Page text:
12. Buttar HS, Li T, Ravi N. Prevention of cardiovascular diseases: Role of exercise, dietary interventions, obesity and smoking cessation. Experimental & Clin-ical Cardiology. 2005; 10(4):229-49. PMCID: PMC2716237 [PMID] [PMCID]
13. Kromhout D. Prevention of coronary heart disease by diet and lifestyle: evidence from prospective cross-cultural, cohort, and intervention studies. Circula-tion. 2002; 105(7):893–8. doi: 10.1161/hc0702.103728 [DOI:10.1161/hc0702.103728]
14. Sternfeld B, Ainsworth BE, Quesenberry CP. Physical activity patterns in a diverse population of women. Preventive Medicine. 1999; 28(3):313–23. doi: 10.1006/pmed.1998.0470 [DOI:10.1006/pmed.1998.0470]
15. Bartlett JE, Kotrlik JW, Higgins CC. Organizational research: Determining appropriate sample size in survey research appropriate sample size in survey re-search. Information Technology, Learning, and Performance Journal. 2001; 19(1):43-50.
16. American College of Sports Medicine. ACSM's guidelines for exercise testing and prescription. Philadelphia, Pennsylvania: Lippincott Williams & Wil-kins; 2013.
17. Irving BA, Davis CK, Brock DW, Weltman JY, Swift D, Barrett EJ, et al. Effect of exercise training intensity on abdominal visceral fat and body composi-tion. Medicine & Science in Sports & Exercise. 2008; 40(11):1863–72. doi: 10.1249/mss.0b013e3181801d40 [DOI:10.1249/MSS.0b013e3181801d40]
18. Donnelly J, Smith B, Jacobsen D, Kirk E, Dubose K, Hyder M, et al. The role of exercise for weight loss and maintenance. Best Practice & Research Clinical Gastroenterology. 2004; 18(6):1009–29. doi: 10.1016/s1521-6918(04)00083-6 [DOI:10.1016/S1521-6918(04)00083-6]
19. Slentz CA, Duscha BD, Johnson JL, Ketchum K, Aiken LB, Samsa GP, et al. Effects of the amount of exercise on body weight, body composition, and measures of central obesity. Archives of Internal Medicine. 2004; 164(1):31. doi: 10.1001/archinte.164.1.31 [DOI:10.1001/archinte.164.1.31]
20. Marra CC, Bottaro MM, Oliveira RJ, Novaes JS. Effect of moderate and high intensity aerobic exercise on body composition in over weight men. Medicine & Science in Sports & Exercise. 2003; 35(Supplement 1):S308. doi: 10.1097/00005768-200305001-01705 [DOI:10.1097/00005768-200305001-01705]
21. De Glisezinski I, Moro C, Pillard F, Marion-Latard F, Harant I, Meste M, et al. Aerobic training improves exercise-induced lipolysis in SCAT and lipid utilization in overweight men. American Journal of Physiology-Endocrinology and Metabolism. 2003; 285(5):E984–E990. doi: 10.1152/ajpendo.00152.2003 [DOI:10.1152/ajpendo.00152.2003]
22. Martins C, Morgan LM, Bloom SR, Robertson MD. Effects of exercise on gut peptides, energy intake and appetite. Journal of Endocrinology. 2007; 193(2):251–8. doi: 10.1677/joe-06-0030 [DOI:10.1677/JOE-06-0030]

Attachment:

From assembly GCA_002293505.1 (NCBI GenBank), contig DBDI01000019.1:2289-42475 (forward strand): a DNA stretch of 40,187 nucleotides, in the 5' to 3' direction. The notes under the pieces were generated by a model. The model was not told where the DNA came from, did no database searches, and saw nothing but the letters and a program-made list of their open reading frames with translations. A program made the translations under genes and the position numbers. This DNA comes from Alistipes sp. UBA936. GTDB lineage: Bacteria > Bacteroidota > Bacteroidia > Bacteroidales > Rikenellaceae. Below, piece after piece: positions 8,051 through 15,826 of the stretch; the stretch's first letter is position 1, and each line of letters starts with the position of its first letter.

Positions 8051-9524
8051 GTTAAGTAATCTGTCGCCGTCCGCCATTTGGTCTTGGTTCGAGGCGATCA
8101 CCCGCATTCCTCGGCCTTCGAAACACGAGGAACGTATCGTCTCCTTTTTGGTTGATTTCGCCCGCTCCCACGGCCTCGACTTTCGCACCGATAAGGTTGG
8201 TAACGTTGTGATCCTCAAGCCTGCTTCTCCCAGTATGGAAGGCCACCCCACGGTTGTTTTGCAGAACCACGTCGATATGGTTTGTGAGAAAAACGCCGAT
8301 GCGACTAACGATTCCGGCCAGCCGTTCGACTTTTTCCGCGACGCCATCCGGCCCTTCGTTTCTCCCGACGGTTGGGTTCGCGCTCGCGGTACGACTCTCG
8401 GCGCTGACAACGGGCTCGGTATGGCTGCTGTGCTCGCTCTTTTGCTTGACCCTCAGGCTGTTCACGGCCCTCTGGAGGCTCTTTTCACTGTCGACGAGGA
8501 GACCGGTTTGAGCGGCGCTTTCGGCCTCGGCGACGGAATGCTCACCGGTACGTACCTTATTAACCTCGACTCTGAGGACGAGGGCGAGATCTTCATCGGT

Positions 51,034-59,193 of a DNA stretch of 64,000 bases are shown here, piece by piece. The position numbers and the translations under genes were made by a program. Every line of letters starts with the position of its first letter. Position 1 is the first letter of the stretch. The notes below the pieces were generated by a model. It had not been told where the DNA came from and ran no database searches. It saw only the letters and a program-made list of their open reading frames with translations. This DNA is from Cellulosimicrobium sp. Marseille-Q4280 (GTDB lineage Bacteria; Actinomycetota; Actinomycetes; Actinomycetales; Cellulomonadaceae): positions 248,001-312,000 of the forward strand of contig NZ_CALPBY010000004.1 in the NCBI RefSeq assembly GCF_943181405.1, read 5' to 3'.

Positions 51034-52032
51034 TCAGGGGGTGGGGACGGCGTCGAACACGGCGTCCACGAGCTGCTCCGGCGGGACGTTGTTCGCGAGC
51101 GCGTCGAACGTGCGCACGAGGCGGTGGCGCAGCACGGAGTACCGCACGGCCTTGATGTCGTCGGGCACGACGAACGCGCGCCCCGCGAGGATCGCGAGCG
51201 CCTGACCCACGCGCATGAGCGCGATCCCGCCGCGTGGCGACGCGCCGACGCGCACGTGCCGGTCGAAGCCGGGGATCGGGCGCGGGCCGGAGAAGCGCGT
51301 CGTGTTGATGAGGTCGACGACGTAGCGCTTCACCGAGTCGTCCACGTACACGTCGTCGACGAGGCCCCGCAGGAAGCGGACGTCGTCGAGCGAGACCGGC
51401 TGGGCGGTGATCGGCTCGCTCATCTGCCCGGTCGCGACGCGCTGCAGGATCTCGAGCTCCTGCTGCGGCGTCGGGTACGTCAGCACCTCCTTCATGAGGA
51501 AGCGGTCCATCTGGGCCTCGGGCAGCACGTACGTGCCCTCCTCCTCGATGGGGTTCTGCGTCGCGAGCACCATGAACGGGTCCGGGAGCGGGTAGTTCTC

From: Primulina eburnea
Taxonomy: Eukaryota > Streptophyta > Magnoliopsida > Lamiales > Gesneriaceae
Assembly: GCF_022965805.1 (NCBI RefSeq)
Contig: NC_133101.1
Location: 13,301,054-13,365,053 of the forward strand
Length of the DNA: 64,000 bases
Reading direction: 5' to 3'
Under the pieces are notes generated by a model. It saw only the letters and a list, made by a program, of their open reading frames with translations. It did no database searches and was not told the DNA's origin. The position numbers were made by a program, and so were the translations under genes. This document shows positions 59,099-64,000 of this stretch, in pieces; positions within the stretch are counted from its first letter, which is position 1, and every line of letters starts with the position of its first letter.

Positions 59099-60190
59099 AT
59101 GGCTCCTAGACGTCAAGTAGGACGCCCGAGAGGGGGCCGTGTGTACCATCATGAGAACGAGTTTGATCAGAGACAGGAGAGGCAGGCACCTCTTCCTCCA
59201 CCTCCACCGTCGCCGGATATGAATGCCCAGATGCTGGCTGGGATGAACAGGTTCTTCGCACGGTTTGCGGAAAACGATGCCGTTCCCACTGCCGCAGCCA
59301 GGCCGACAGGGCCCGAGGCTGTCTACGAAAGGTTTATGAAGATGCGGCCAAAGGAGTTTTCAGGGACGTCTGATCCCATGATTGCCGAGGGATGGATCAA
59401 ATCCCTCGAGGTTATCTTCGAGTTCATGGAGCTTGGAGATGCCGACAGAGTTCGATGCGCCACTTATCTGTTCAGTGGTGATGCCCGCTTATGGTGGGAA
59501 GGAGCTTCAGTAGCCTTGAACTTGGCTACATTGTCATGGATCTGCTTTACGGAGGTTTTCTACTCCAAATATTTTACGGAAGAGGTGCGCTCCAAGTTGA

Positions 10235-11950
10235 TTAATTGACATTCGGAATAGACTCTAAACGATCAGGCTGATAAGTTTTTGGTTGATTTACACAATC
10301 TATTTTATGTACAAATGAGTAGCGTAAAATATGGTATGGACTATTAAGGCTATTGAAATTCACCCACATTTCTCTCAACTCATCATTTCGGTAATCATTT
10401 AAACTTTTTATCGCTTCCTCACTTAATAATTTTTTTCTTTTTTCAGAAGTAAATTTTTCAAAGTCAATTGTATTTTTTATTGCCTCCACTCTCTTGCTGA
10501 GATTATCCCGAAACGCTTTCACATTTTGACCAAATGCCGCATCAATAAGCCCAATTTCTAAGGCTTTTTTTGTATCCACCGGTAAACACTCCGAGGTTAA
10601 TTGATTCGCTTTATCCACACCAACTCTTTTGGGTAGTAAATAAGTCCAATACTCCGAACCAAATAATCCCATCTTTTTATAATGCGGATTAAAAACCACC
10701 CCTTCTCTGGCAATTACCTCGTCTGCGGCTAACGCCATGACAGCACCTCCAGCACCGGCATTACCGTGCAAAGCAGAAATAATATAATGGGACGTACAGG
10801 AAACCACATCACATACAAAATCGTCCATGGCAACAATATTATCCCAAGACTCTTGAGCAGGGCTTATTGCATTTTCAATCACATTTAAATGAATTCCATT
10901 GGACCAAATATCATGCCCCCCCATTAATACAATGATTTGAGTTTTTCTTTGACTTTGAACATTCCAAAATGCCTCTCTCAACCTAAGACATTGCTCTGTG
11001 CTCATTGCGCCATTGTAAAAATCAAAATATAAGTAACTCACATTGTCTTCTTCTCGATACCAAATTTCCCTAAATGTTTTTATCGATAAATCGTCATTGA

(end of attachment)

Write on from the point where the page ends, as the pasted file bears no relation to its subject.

23. Horowitz JF. Fatty acid mobilization from adipose tissue during exercise. Trends in Endocrinology & Metabolism. 2003; 14(8):386–92. doi: 10.1016/s1043-2760(03)00143-7 [DOI:10.1016/S1043-2760(03)00143-7]
24. Ghahremani Moghaddam M, Hejazi K. [Effect of aerobic training on Endothelin-1 and Malondialdehyde in inactive elderly women (Persian)]. Journal of Gorgan University of Medical Sciences. 2016; 18(3):52-57.
25. Maeda S, Tanabe T, Miyauchi T, Otsuki T, Sugawara J, Iemitsu M, et al. Aerobic exercise training reduces plasma endothelin-1 concentration in older women. Journal of Applied Physiology. 2003; 95(1):336–41. doi: 10.1152/japplphysiol.01016.2002 [DOI:10.1152/japplphysiol.01016.2002]
26. Muratli HH, Çelebi L, Hapa O, Biçimoğlu A. Comparison of plasma endothelin levels between osteoporotic, osteopenic and normal subjects. BMC Mus-culoskeletal Disorders. 2005; 6(1):49. doi: 10.1186/1471-2474-6-49 [DOI:10.1186/1471-2474-6-49]
27. Donato A, Lesniewski L, Delp M. he effects of aging and exercise training on endothelin-1 vasoconstrictor responses in rat skeletal muscle arterioles. Cardi-ovascular Research. 2005; 66(2):393–401. doi: 10.1016/j.cardiores.2004.10.023 [DOI:10.1016/j.cardiores.2004.10.023]
28. Suen RS, Rampersad SN, Stewart DJ, Courtman DW. Differential roles of endothelin-1 in angiotensin II-induced atherosclerosis and aortic aneurysms in apolipoprotein E-null mice. The American Journal of Pathology. 2011; 179(3):1549–59. doi: 10.1016/j.ajpath.2011.05.014 [DOI:10.1016/j.ajpath.2011.05.014]
29. Radovanovic D, Stankovic N, Ponorac N, Nurkic M, Bratic M. Oxidative stress in young judokas: effects of four week pre-competition training period. Ar-chives of Budo. 2012; 8:147–51. doi: 10.12659/aob.883328 [DOI:10.12659/AOB.883328]
30. Egginton S. Unorthodox angiogenesis in skeletal muscle. Cardiovascular Research. 2001; 49(3):634–46. doi: 10.1016/s0008-6363(00)00282-0 [DOI:10.1016/S0008-6363(00)00282-0]
31. Cunningham KS, Gotlieb AI. The role of shear stress in the pathogenesis of atherosclerosis. Laboratory Investigation. 2004; 85(1):9–23. doi: 10.1038/labinvest.3700215 [DOI:10.1038/labinvest.3700215]
32. Higashi Y, Yoshizumi M. Exercise and endothelial function: Role of endothelium-derived nitric oxide and oxidative stress in healthy subjects and hyperten-sive patients. Pharmacology & Therapeutics. 2004; 102(1):87–96. doi: 10.1016/j.pharmthera.2004.02.003 [DOI:10.1016/j.pharmthera.2004.02.003]
33. Harrison Dg, Widder J, Grumbach I, Chen W, Weber M, Searles C. Endothelial mechanotransduction, nitric oxide and vascular inflammation. Journal of In-ternal Medicine. 2006; 259(4):351–63. doi: 10.1111/j.1365-2796.2006.01621.x [DOI:10.1111/j.1365-2796.2006.01621.x]
34. Irani K. Oxidant signaling in vascular cell growth, death, and survival: A review of the roles of reactive oxygen species in smooth muscle and endothelial cell mitogenic and apoptotic signaling. Circulation Research. 2000; 87(3):179–83. doi: 10.1161/01.res.87.3.179 [DOI:10.1161/01.RES.87.3.179]
35. Xu Q. Role of heat shock proteins in atherosclerosis. Arteriosclerosis, Thrombosis, and Vascular Biology. 2002; 22(10):1547–59. doi: 10.1161/01.atv.0000029720.59649.50 [DOI:10.1161/01.ATV.0000029720.59649.50]

Add your comments about this article : Your username or Email:

Send email to the article author

© 2019 All Rights Reserved | Iranian Journal of Ageing

Designed & Developed by : Yektaweb